Politics Quotes (displaying: 91 - 120 of 6519 quotes )
Socialism lost its way largely when it became decoupled from the processes of democracy. My vision of a socially just society is one that is deeply democratic, that allows peopl?s voices to be heard, where people actually govern. C.L.R James sometimes used the slogan?every cook can gover? to speak to the concept that there should be no hierarchies of power between those who lead and their constituencies. This idea is related to Antonio Gramsc?s argument that the goal of the revolutionary party is for every member to be an intellectual. That is, everyone has the capacity, has the ability to articulate a vision of reality and to fight for the realization of their values and goals in society. Gramsci is pointing toward the development of a strategy that is deeply democratic, one where we do?t have elitist, vanguardist notions of what society should look like, but have humility and the patience to listen to and learn from working class and poor people, who really are at the center of what any society is.
What was surprising--and would largely be forgotten as time went on--was how well Adams had done. Despite the malicious attacks on him, the furor over the Alien and Sedition Acts, unpopular taxes, betrayals by his own cabinet, the disarray of the Federalists, and the final treachery of Hamilton, he had, in fact, come very close to winning in the electoral count. With a difference of only 250 votes in New York City, Adams would have won an electoral count of 71 to 61. So another of the ironies of 1800 was that Jefferson, the apostle of agrarian America who loathed cities, owed his ultimate political triumph to New York.
How, then,' I hear you ask, 'shall I attain my end, whether it be Christian love, socialism, or American democracy?' Your Christian love and your socialism and your American democracy are what you do each day, your manner of thinking each hour, of embracing your life companion and loving your child; they are your attitude of social responsibility towards your work, and your determination not to become like the crushers of life you so hate.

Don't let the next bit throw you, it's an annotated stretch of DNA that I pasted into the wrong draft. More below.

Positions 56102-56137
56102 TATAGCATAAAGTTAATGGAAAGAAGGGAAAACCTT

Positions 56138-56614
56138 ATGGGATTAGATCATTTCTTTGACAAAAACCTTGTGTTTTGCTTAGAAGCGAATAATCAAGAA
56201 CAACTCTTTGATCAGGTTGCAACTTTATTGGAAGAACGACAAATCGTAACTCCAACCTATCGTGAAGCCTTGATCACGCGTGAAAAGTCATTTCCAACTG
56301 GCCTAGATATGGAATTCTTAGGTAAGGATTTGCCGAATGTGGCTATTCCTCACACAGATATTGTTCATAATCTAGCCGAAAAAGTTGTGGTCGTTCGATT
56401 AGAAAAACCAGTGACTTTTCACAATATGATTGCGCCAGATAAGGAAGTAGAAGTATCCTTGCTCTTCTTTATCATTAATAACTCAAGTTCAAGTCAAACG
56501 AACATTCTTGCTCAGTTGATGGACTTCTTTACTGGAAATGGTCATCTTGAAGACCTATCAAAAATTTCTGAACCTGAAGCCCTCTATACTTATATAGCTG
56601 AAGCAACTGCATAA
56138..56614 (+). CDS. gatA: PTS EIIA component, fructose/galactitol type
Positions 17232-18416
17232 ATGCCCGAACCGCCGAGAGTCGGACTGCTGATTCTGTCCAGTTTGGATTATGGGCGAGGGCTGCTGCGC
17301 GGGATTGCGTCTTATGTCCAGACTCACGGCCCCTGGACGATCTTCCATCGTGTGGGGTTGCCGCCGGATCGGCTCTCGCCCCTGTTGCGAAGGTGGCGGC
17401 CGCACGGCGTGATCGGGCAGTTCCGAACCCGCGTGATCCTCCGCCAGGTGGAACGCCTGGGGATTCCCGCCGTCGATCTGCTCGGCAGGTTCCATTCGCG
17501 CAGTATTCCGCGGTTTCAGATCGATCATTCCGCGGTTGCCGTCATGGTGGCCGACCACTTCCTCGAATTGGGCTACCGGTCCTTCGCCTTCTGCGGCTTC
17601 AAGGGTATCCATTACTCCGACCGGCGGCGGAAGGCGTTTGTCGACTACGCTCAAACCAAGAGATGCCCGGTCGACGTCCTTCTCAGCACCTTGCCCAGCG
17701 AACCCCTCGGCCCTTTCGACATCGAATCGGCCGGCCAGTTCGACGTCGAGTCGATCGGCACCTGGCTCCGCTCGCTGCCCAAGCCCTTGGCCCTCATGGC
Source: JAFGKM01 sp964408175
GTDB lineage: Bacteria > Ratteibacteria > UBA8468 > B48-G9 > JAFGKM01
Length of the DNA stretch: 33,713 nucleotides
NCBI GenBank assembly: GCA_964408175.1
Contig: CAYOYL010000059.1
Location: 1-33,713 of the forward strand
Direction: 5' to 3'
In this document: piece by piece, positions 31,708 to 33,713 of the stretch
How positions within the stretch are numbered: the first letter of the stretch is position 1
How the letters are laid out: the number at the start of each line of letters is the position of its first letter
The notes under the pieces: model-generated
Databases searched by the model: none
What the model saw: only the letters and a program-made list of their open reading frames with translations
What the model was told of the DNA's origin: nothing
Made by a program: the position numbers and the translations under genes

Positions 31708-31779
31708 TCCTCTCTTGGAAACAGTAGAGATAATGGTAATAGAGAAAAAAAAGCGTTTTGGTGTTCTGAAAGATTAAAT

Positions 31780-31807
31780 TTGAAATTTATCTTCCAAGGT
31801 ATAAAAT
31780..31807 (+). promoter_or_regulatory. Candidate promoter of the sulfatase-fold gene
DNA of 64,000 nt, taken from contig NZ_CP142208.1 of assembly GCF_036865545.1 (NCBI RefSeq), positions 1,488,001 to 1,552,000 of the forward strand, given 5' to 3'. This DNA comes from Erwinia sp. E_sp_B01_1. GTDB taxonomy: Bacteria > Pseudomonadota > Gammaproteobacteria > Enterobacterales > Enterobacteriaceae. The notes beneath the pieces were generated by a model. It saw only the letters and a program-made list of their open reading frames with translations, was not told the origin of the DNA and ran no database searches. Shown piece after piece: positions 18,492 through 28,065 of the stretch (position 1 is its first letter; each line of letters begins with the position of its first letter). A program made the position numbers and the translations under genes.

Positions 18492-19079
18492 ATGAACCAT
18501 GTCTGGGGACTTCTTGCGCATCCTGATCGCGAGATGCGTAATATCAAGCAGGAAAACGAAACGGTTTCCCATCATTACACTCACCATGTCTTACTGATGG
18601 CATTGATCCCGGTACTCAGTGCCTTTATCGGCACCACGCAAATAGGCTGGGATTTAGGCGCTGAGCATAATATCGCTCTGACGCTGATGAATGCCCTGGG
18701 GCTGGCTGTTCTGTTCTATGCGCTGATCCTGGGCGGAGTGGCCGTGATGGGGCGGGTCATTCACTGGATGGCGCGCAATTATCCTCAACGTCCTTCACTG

Roschach's Journal: October 12th, 1985 Dog carcass in alley this morning, tire tread on burst stomach. This city is afraid of me. I have seen its true face. The streets are extended gutters and the gutters are full of blood and when the drains finally scab over, all the vermin will drown. The accumulated filth of all their sex and murder will foam up about their waists and all the whores and politicians will look up and shout "Save us!"... and I'll look down and whisper "No.
Periclean Greeks employed the term idiotis, without any connotation of stupidity or subnormality, to mean simply 'a person indifferent to public affairs.' Obviously, there is something wanting in the apolitical personality. But we have also come to suspect the idiocy of politicizatio?of the professional pol and power broker. The two idiocies make a perfect match, with the apathy of the first permitting the depredations of the second.
[F]reedom isn't free. It shouldn't be a bragging point that "Oh, I don't get involved in politics," as if that makes you somehow cleaner. No, that makes you derelict of duty in a republic. Liars and panderers in government would have a much harder time of it if so many people didn't insist on their right to remain ignorant and blindly agreeable.